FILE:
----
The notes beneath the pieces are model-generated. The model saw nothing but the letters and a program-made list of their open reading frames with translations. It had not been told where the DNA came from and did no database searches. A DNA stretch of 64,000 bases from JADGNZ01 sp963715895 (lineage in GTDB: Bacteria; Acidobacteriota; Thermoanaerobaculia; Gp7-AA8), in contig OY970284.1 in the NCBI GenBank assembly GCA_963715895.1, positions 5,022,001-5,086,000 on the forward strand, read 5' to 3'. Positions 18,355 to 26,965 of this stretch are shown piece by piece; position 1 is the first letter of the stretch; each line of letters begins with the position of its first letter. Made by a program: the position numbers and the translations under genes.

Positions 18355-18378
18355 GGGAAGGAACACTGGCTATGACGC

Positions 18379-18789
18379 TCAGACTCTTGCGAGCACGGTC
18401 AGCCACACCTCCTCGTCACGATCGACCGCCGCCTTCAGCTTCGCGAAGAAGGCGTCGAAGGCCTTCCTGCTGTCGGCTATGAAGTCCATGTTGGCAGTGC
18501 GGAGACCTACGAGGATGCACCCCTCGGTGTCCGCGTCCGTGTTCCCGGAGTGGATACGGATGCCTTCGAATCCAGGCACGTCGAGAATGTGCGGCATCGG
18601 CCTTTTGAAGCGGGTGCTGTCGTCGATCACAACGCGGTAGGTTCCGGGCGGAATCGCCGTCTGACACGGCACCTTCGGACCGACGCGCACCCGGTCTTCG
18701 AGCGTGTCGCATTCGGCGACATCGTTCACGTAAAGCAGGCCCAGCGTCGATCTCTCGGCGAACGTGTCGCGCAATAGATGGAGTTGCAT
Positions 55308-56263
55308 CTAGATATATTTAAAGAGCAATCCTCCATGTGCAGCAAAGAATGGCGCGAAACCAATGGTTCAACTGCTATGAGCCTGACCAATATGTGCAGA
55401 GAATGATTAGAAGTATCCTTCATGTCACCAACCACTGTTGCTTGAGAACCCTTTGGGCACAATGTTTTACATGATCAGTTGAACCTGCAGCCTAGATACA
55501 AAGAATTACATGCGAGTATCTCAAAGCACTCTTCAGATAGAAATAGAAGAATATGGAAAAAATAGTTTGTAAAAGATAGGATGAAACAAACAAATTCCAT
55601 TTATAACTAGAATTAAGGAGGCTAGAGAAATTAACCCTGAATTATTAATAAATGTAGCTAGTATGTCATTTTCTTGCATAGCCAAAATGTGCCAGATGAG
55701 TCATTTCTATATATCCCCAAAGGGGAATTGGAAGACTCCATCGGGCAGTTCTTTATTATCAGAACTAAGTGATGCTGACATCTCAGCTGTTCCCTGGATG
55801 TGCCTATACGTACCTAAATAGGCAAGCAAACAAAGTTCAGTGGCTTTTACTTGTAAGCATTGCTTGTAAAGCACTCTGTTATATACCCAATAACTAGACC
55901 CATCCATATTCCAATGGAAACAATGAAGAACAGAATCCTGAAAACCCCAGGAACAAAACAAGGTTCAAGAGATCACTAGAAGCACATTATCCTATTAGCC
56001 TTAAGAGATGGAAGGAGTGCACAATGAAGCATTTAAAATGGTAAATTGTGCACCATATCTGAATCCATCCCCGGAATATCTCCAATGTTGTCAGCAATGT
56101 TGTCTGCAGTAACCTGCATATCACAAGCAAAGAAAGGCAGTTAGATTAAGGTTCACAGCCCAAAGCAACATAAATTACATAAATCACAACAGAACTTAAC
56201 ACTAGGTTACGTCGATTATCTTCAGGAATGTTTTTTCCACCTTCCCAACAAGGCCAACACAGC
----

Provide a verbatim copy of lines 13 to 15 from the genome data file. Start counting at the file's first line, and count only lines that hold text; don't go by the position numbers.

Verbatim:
55501 AAGAATTACATGCGAGTATCTCAAAGCACTCTTCAGATAGAAATAGAAGAATATGGAAAAAATAGTTTGTAAAAGATAGGATGAAACAAACAAATTCCAT
55601 TTATAACTAGAATTAAGGAGGCTAGAGAAATTAACCCTGAATTATTAATAAATGTAGCTAGTATGTCATTTTCTTGCATAGCCAAAATGTGCCAGATGAG
55701 TCATTTCTATATATCCCCAAAGGGGAATTGGAAGACTCCATCGGGCAGTTCTTTATTATCAGAACTAAGTGATGCTGACATCTCAGCTGTTCCCTGGATG